thinking

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Related to dereistic thinking: autistic thinking, Knight's Move Thinking

thinking

 [thingk´ing]
ideational mental activity (in contrast to emotional activity); the flow of ideas, symbols, and associations that brings forth concepts and reasons.
autistic thinking self-absorption; preoccupation with inner thoughts, daydreams, fantasies, delusions, drives, and personal logic. It is egocentric, subjective thinking lacking objectivity and preferring a narcissistic, inner, private reality to that with external validity. Used interchangeably with dereistic thinking, although differing in emphasis. Called also autism.
critical thinking a style of reasoning that involves a complex process of reflection and analysis. See accompanying table.
dereistic thinking thinking not in accordance with the facts of reality and experience and following illogical, idiosyncratic reasoning. Used interchangeably with autistic thinking, although not an exact synonym: dereistic emphasizes disconnection from reality and autistic emphasizes preoccupation with inner experience. Called also dereism.
magical thinking that characterized by the belief that thinking or wishing something can cause it to occur.
primary process thinking in psychoanalytic theory, primitive thought processes deriving from the id and marked by illogical form, preverbal content, an emphasis on immediate wish fulfillment, and an equating of thought and action. Such processes are characteristic of childhood and of dreams.
secondary process thinking in psychoanalytic theory, the more sophisticated thought processes, based on logic, obeying the rules of causality, and consistent with external reality. Such processes are characteristic of mature conscious thought.

think·ing

(think'ing),
The act of reasoning.

thinking

/think·ing/ (thingk´ing) ideational mental activity (as opposed to emotional activity).
autistic thinking  preoccupation with inner thoughts, daydreams, fantasies, private logic; egocentric, subjective thinking lacking objectivity and connection with external reality.
dereistic thinking  thinking not in accordance with the facts of reality and experience and following illogical, idiosyncratic reasoning.
magical thinking  that characterized by the belief that thinking or wishing something can cause it to occur.

thinking

Etymology: AS, thencan, to think
1 the cognitive process of forming mental images or concepts.
2 the process of cognitive problem solving through the sorting, organizing, and classification of facts. Kinds of thinking include abstract thinking, concrete thinking, and syncretic thinking. See also imagination.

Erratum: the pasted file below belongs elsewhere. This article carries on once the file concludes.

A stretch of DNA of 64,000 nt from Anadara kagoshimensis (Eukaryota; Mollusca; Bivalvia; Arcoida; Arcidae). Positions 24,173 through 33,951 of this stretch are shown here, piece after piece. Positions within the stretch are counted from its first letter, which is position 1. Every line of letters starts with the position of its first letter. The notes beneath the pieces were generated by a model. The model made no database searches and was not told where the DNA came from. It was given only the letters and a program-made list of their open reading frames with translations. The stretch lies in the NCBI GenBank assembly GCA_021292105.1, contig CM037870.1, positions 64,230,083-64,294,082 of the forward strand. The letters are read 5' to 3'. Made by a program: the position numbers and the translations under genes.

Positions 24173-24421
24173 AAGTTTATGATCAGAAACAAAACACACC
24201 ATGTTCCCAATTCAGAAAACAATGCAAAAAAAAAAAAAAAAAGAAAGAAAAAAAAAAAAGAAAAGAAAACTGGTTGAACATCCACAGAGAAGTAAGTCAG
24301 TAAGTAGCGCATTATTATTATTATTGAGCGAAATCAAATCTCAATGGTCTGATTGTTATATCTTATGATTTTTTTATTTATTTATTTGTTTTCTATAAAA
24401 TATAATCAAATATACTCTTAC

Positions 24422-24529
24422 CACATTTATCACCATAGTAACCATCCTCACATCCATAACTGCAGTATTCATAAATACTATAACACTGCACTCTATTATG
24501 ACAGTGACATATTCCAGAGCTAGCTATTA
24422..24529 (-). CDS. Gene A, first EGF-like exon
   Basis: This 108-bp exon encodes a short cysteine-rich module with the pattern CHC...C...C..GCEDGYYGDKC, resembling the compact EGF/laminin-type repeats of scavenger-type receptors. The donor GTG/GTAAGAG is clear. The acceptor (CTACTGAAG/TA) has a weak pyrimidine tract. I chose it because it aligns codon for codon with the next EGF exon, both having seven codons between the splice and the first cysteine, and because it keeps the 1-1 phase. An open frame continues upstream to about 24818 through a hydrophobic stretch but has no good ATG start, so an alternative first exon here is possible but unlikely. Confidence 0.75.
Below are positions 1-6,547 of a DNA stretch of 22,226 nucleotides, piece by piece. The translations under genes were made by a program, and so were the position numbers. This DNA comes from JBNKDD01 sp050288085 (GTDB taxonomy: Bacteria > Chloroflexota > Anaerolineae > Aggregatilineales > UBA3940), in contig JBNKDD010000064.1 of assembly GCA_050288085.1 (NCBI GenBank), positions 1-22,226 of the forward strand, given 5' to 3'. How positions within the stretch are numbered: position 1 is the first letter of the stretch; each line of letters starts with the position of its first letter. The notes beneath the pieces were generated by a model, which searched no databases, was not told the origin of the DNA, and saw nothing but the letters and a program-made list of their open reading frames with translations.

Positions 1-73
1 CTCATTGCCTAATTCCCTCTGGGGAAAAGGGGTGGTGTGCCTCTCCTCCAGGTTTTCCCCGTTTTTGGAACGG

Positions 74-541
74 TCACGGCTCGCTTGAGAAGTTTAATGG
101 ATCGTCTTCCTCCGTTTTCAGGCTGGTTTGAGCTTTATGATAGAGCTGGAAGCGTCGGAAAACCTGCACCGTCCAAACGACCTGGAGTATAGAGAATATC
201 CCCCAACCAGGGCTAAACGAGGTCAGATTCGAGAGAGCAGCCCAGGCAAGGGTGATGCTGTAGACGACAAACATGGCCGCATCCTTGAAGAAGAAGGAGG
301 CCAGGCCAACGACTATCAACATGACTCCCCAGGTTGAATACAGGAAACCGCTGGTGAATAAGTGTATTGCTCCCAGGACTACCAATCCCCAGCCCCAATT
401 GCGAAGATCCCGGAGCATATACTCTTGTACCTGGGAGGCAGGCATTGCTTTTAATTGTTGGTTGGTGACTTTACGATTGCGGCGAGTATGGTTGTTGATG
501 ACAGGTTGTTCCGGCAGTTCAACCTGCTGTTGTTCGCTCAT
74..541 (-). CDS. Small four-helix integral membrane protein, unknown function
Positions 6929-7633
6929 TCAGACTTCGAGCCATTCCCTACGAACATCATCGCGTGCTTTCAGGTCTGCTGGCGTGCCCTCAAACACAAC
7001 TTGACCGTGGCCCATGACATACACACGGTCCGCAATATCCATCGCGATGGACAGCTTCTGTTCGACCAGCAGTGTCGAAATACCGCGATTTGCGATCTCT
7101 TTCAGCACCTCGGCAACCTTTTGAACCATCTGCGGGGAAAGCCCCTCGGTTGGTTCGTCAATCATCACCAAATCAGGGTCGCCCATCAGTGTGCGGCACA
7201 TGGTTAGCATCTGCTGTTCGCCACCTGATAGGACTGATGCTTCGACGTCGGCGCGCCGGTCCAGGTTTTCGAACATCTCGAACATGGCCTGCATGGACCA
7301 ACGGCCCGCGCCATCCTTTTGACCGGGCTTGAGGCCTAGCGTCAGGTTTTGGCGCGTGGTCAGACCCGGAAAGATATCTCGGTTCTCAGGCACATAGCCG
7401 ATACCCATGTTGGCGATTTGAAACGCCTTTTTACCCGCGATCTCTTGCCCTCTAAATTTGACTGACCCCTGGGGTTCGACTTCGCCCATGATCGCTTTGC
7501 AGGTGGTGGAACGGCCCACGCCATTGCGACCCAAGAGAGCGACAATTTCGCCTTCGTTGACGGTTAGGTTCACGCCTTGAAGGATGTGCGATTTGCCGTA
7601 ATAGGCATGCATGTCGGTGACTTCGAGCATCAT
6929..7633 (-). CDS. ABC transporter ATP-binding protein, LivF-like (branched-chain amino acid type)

thinking

Vox populi Cognition; mental evaluation, weighing or consideration. See Concrete thinking, Distorted thinking, Holistic thinking, Magical thinking, Sequential thinking.

think·ing

(thingk'ing)
The act of reasoning.

thinking,

n 1. the cognitive process of forming mental images or concepts.
2. the process of cognitive problem solving through the sorting, organizing, and classification of facts and relationships.

Patient discussion about thinking

Q. what do you think the reason would be? As per the latest statistics that 2 out of 150 kids born in the U.S. has autism, and the incidence rate is increasing, what do you think the reason would be?

A. The actual statistics is not 2 out of 150. It is 1 out of 150. I don't think autism is increasing, I think more children are being labeled as autistic - the condition is more well known than it was 20 years ago.

Q. what can I do if I think he/she is in trouble with drugs? If a person is a family member, a friend or a work colleague, what can I do if I think he/she is in trouble with drugs?

A. Whether this person is a family member, a friend or a work colleague, it would be very helpful if you are able to offer your support to them. That's really important. Then the individual needn't feel that he or she has to tackle this problem on their own. Most people with a drug problem have already tried that - and usually it has never worked. Then - the main thing you can do for anyone who's in trouble with drugs is to encourage him or her to ask for help. Remember - you can’t FORCE this person to do anything, but you can encourage him or her to find professional help. We would suggest that you: Talk to the person when he or she is sober or straight. Try to talk in calm, caring manner and indicate your support. Tell them that - if they would like you to - you're willing to help in any way you can. Remember - shouting doesn't help. If your support is rejected, then try not to be upset. Maybe he or she is just not ready yet to do anything about their drug use.

Q. Why do they think that the pain is all in my head? Is there any chance which may wrongfully lead doctor to conclude that our symptoms are of a psychological nature? Why do they think that the pain is all in my head?

A. It may happen very rarely and if he is new to his profession. It doesn’t mean that all those are new to their profession does these mistakes. Doctors cannot "see" and may not understand the sources of your pain or fatigue. However, what they do observe is your anxiety and frustration with having to deal with these symptoms around-the-clock, which may wrongfully lead them to conclude that your symptoms are of a psychological nature. Also, the old school of thought regarding pain is that it is produced by tissue injury, and there is no obvious source of tissue injury in patients with fibromyalgia. Regardless, if your doctor does not believe that your symptoms are real, you owe it to yourself to find another doctor who believes in you and will work with you to help reduce your symptoms.

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